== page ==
Marrero, 17, has signed a letter of intent with the University of Miami, but he plans to go straight to professional baseball and try to make it to the big leagues within two to three years.
The right-handed-hitting Marrero worked out for the Nationals on May 28 at Robert F. Kennedy Stadium and impressed the organization. He went to Monsignor Pace High School in Miami and hit over .400 with 11 home runs and 33 RBIs in 2006. Four of those homers came in the postseason and he was awarded state 4-A-1A first-team honors.
"I knew what I had to do when I went to the workout, so I think I caught some eyes," Marrero said. "When the Nationals picked me I was surprised. I was relieved also because it's a nervous day. It's a feeling I can't explain."
Washington compared Marrero's bat to Marlins slugger Miguel Cabrera, Cubs third baseman Aramis Ramirez or Brewers outfielder Carlos Lee.
"When Dana and I went to Florida and saw Marrero -- we saw two games -- he performed really good," Bob Boone, senior director of player personnel, said. "We called [GM Jim Bowden] to say, "We just saw an outstanding player, we don't think there's any chance he would get to us at 15."
Washington thought Marrero would be gone when it was its turn to pick, but Marrero suffered a hamstring injury during the season and his stock dropped soon thereafter. He ended up missing two games.
"Hurting a hamstring is something that goes around a lot in the Majors, but once I got right up, I actually had to show whomever that wanted me that I'm the player that they really need. I worked harder and everything turned out as I planned, Marrero said."
The Nationals already have a third baseman in Zimmerman and he is expected to be at the position for years to come, so Marrero has agreed to switch to the outfield. The team is not sure if he will play left or right. Marrero intends to learn to play the position from his brother Chris, who recently signed with the White Sox.
Incoming president Stan Kasten said it was important to draft pitching, and the Nationals followed that edict by selecting Willems. The Nationals were able to obtain the 22nd overall pick from the Athletics, who signed pitcher Esteban Loaiza as a free agent last offseason.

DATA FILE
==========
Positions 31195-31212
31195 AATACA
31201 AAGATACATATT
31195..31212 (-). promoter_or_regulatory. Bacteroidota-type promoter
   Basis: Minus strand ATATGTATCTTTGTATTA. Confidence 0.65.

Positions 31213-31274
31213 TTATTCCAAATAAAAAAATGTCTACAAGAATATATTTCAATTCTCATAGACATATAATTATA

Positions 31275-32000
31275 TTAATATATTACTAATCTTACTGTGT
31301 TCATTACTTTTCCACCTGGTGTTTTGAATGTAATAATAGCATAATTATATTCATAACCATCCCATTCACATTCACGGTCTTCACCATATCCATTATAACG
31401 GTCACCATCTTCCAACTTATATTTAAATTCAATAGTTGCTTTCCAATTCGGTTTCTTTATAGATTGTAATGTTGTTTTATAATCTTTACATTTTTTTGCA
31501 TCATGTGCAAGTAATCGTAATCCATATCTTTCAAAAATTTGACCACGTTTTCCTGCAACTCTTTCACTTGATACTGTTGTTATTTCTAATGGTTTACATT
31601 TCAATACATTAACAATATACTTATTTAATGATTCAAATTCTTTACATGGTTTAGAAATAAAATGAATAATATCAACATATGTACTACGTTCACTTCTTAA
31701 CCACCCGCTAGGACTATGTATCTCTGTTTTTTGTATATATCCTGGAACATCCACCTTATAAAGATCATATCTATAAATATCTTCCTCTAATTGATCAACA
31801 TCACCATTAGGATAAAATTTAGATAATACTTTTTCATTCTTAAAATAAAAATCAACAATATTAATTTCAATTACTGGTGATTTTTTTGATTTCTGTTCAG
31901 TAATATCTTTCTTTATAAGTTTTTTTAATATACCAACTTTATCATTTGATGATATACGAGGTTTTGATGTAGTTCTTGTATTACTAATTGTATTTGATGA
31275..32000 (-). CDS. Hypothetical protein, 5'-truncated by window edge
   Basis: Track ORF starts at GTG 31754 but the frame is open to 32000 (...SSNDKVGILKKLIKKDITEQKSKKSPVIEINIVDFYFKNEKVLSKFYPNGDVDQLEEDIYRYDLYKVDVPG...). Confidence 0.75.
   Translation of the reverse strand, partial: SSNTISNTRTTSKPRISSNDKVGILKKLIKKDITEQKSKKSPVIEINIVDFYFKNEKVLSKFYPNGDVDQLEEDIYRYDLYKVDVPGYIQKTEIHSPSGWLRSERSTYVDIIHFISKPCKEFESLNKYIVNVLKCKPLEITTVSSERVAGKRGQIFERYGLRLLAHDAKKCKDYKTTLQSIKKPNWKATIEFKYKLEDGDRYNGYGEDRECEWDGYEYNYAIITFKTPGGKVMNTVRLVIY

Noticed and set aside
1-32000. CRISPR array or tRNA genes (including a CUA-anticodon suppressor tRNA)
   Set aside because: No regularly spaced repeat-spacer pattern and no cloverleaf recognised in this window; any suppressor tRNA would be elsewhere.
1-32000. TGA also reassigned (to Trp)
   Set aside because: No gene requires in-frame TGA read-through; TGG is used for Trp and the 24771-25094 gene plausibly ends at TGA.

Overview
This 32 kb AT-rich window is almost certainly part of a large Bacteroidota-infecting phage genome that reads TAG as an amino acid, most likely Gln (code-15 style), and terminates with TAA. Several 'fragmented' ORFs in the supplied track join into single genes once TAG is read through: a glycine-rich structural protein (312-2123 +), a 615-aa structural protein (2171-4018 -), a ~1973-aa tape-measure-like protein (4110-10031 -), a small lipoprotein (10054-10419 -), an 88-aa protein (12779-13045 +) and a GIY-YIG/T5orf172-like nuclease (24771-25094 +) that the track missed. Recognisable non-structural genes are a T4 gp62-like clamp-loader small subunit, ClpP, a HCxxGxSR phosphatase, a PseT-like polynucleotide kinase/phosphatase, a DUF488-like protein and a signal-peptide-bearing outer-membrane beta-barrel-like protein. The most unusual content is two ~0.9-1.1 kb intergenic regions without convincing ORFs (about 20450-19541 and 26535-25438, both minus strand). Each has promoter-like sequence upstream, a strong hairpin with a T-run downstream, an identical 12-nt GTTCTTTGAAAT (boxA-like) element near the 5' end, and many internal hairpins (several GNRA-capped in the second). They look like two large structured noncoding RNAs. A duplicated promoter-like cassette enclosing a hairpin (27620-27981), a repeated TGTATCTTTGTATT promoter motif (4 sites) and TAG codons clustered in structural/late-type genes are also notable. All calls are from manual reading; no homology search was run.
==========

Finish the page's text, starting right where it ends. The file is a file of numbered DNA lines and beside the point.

The Nationals went to Fort Pierce, Fla. on Monday and spent two hours with Willems, and the visit gave him an inkling that Washington would pick him.
Willems, 17, is considered one of the best high school pitchers in the draft. In fact, he was the Most Valuable Pitcher in the Cape Cod Classic. His velocity has been clocked as high as 97 mph.
This past season, Willems was 7-1 with a 0.68 ERA and striking out 99 batters in 51 1/3 innings for John Carroll Catholic High School.
Willems played for the East club in the AFLAC All-American Classic last August, striking out four batters in three scoreless innings of relief. This past fall, Willems earned Most Valuable Pitcher honors at the '05 World Wood Bat Association's 17-and-under National Championship, tossing a three-hit shutout in the semifinals. The 6-foot-4, 185-pounder went 6-2 with a 1.68 ERA as a junior in 2005 to earn first-team all-county and Class 2A all-state honorable mention honors. He also had 69 strikeouts while allowing just 14 hits in his 53 2/3 innings.
Former big leaguer David West is Willems' personal pitching coach. Besides teaching him the art of pitching, West has taught Willems about life in professional baseball.
"He's a very versatile athlete and has a talented arm. He's a strong kid with big shoulders. He has a powerful fastball, a very dominate slider and a very good changeup," West said. Once he learns how to be a professional player and get some experience, [he's going to be a player.]."
Willems signed a letter of intent with the University of Florida, but plans take online classes and play professional baseball for the Nationals.